Except for Hochberg, all the other workers at the farm are Ugandan. Emmanuel Emokol, the chief agronomist, has studied at university in Israel, where he abandoned a PhD programme to join Together Pharma. He says his family knew about “herbal medicines like you would get from the forest”, but they did not know much about cannabis. Nor do Ugandan scientists, so Emokol is already one of the country’s leading experts.
“Every day you are faced with a challenge,” he explains, “and you have to come up with a solution right away because there is no other agronomist in this country who knows about this.”
After harvesting, the buds are dried, checked and cleaned before being packaged for export. The farm employs about 110 workers for these kinds of manual tasks, mostly from the surrounding villages, who earn wages starting at USh16,000 ($4.30) a day.
A long queue
Ugandan policy towards cannabis is currently a haze of confusion. Although Industrial Hemp acquired a licence in 2012, no other company has done so. Scores of entrepreneurs have applied unsuccessfully to the health ministry.
In February 2020, Ugandan media reported that the cabinet had failed to reach consensus on proposed regulations to guide the medicinal cannabis sector, and progress has since stalled with the onset of the Covid-19 pandemic. The health minister, who was campaigning in elections at time of writing, did not respond to a request for comment from African Business.
“The opportunities for cannabis and marijuana in Uganda are enormous because the demand for alternative medicines is only growing worldwide,” says Donald Wasake of Brothers Intelligence, a Kampala-based consultancy, who has advised about 25 firms who have applied for licences. “All those people there are in the queue waiting for their licences. For [Together Pharma] to be working right now while all these local businesses are not working is leaving a sour taste in the local businesses’ mouth.”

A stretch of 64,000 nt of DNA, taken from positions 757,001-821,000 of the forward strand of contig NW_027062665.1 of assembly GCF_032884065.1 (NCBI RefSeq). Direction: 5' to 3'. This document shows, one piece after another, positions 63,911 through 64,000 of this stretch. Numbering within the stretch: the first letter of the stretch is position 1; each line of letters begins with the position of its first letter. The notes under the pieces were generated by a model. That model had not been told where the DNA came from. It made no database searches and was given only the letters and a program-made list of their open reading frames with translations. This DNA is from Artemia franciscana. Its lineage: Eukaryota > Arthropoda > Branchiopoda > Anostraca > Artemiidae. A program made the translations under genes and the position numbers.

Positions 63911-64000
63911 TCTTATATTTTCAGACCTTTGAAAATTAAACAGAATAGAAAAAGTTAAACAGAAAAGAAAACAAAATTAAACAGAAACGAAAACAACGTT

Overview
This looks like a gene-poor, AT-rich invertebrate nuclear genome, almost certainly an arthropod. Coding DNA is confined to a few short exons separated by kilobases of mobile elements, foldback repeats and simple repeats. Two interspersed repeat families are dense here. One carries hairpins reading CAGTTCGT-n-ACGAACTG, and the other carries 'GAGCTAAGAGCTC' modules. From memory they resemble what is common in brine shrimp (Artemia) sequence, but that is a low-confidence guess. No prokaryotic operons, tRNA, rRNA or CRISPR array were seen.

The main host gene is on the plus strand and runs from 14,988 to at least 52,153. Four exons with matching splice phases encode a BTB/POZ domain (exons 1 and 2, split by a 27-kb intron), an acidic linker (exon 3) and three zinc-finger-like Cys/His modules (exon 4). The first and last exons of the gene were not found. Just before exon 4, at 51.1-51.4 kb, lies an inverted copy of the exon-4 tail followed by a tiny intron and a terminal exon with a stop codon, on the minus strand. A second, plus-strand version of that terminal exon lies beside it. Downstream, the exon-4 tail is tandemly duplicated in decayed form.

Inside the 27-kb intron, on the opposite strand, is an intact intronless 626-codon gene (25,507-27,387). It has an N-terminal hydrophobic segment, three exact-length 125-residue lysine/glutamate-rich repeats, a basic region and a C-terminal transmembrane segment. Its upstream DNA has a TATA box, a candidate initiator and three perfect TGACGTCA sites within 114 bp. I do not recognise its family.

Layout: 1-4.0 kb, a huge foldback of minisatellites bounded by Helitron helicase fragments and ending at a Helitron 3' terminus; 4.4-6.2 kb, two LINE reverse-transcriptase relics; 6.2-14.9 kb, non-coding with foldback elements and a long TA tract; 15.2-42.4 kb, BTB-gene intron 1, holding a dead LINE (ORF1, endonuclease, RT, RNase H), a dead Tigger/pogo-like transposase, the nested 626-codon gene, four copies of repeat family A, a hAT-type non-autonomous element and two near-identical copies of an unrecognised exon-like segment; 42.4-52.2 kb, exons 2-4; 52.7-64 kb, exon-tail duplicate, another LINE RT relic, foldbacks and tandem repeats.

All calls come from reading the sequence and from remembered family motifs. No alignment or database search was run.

There are strict requirements to enter the industry, covering areas such as security and minimum levels of capital. “Which Ugandans have this kind of money?” asks Wasake. “Aren’t you setting us up to fail in our own country?”
International firms like Together Pharma have the capital and experience to overcome those restraints. But they face other kinds of risks. The global market for cannabis is still young, which makes it unpredictable. Together Pharma’s shares soared in value in 2018 but are now trading at just 18% of their peak.
But Danino, the former police chief, is optimistic that demand for cannabis will grow as more governments loosen regulations. “The market is going to be so big,” he says with conviction. “The biggest question is how long it’s going to take.”